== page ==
Criminal justice majors come to Jason Sole’s classroom not to learn how the system works, but to determine if it really works.
Sole teaches criminal justice at Hamline University in St. Paul. He’s a professor, former Minneapolis NAACP president, entrepreneur, family man, criminal.
Only one of these things counts at a traffic stop.
“The problem,” he told his students, as images of Harriet Tubman, Angela Davis and Mariame Kaba scrolled across the screen at the front of the lecture hall, “it’s is the police. The police, in and of themselves, are bad for our health. “
Sole grew up in Chicago during the War on Drugs. Half-life ago, he got involved in gangs, got shot, got arrested, was sent to jail, got out, got a doctorate, reflected.
“I can see a world without police and cages,” Sole told his students. Some of these students are preparing for careers in law or law enforcement. Some hope to apply to the FBI Academy.
This is their chance to learn more about policing from someone who’s been a police officer.
Imagine what it feels like, Sole tells them, to have a gun shot at you in the street and then get caught by the police when you start carrying a gun in defense. Imagine being a 19-year-old criminal, standing in front of the courthouse, watching your entire world shrink to a tiny cell and prison yard at Faribault Penitentiary overlooking the cemetery and the graves of all the inmates still serving their sentence.
Imagine being a 43-year-old college professor and civic leader who still lives in the shadow of a nearly two-decade-old criminal record.
“I try to dream beyond that,” said Sole, who invites his students to imagine something different. A way to protect each other while holding people to account when they harm others.
He served his sentence, rebuilt his life, earned his doctorate, and set about making amends in the community he had harmed by his drug trafficking and gang activity.
“I am walking around now with a level of peace,” he said
He co-founded Humanize My Hoodie, pushing back against the stereotype of the creepy black man in a hoodie. He wears hoodies in class. A living reminder that the human under this hood is your college professor.
He hopes to found the Institute of Aspiring Abolitionists to take these conversations beyond the classroom. The project’s Kickstarter raised over $ 47,000.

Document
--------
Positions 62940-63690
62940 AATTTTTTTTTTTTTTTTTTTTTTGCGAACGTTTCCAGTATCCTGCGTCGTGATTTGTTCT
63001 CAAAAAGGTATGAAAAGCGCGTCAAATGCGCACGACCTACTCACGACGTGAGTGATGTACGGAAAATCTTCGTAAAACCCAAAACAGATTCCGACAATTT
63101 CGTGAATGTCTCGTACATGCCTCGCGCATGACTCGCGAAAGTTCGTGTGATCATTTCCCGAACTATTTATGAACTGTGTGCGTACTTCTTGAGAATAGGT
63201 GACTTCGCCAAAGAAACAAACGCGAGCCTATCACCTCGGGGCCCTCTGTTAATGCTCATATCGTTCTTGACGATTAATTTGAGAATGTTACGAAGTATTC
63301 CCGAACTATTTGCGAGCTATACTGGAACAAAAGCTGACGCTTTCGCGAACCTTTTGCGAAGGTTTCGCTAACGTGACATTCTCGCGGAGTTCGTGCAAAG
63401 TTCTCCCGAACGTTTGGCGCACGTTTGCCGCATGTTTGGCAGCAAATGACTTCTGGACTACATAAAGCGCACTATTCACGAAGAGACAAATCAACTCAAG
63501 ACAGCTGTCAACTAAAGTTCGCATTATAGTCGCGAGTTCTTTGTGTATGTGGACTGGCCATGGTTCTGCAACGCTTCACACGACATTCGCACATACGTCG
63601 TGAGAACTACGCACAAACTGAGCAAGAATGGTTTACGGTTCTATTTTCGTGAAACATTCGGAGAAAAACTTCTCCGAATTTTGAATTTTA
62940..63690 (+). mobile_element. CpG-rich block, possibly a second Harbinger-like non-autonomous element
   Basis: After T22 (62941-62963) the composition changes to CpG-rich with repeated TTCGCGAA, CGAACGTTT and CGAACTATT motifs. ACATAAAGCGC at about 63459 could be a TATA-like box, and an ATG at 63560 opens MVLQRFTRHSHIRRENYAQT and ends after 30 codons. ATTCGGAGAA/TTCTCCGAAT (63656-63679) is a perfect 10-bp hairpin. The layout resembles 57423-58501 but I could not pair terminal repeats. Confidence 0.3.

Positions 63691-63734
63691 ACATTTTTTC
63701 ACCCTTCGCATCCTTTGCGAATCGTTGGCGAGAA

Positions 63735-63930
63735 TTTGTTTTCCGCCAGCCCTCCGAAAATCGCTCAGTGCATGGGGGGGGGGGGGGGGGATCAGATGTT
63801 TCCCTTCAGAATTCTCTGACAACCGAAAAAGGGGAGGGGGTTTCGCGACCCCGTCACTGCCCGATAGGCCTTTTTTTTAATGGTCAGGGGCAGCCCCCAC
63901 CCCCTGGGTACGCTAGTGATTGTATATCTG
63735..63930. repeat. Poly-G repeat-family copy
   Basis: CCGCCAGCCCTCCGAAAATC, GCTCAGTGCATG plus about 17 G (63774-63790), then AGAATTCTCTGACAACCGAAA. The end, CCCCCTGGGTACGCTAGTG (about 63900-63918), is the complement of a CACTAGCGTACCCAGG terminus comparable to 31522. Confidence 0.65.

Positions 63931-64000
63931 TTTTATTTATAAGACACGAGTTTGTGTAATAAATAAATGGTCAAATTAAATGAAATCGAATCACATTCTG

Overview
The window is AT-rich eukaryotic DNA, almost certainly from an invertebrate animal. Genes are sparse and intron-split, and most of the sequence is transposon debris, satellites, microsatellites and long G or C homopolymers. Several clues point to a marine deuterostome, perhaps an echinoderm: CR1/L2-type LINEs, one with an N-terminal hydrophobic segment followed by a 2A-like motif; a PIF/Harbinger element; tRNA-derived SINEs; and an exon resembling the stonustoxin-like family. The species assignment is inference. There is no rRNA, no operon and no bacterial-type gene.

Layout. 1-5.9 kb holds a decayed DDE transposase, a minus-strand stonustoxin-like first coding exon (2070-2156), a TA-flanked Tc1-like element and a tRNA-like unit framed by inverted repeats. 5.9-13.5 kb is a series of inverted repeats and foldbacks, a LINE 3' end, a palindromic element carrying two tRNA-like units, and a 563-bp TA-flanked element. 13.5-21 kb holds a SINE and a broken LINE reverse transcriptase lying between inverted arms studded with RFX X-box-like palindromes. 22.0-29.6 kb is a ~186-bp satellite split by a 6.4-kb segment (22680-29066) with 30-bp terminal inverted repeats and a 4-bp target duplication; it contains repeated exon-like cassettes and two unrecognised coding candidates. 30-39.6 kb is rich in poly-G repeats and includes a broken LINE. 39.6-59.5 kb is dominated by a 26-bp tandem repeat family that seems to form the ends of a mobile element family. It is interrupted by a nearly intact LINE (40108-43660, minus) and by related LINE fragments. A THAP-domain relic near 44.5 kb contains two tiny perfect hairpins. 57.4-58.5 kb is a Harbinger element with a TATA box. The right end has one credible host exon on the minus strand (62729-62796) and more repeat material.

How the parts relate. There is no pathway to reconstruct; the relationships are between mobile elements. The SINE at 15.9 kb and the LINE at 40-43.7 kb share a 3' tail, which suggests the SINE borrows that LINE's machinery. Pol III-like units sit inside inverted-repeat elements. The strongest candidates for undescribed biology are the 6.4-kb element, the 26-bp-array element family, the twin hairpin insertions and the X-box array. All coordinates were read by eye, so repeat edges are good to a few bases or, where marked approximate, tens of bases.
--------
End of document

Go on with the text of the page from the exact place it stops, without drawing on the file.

For years he worked within the system. He worked with Hennepin County on Mandate Pardon Day. He was the first director of community-based public safety initiatives in the town of St. Paul. He walked, lobbied, planned and protested.
These days he also volunteers for REP – Relationships Evolving Possibilities – one of the many groups around the Twin Cities that offer alternatives to dialing 911. A recent call took him north to Minneapolis, where someone had spotted recently evicted neighbors sneaking into their old home. .
The caller had also called the police, but only REP volunteers showed up, Sole said. They checked the house but saw nothing. So they settled into the caller’s living room and spent some time visiting, listening, and reassuring them that the community cared enough to answer a call for help.
“Abolition is a matter of presence,” he said, “no absence”.
Sole’s serious problems with the law are long gone. But Minnesota doesn’t make it easy to get past your past infractions.
There are three non-violent crimes on Sole’s file. Two for drug possession, one for that handgun when he was 19. To clear his record, he will have to beg forgiveness from Minnesota.
Sole filed a claim with the Minnesota Board of Pardons, a feudal system that requires former offenders to present their cases to the governor, attorney general, and chief justice of the state Supreme Court.
Sidelined for most of the year by a legal dispute over the number of votes needed to grant a pardon, the council will meet on Nov. 22, Dec. 13 and Dec. 14.
All three must agree to a pardon.
The three only agree about a third of the time.
[email protected] 612-673-4008 • Follow Jennifer on Twitter: @stribrooks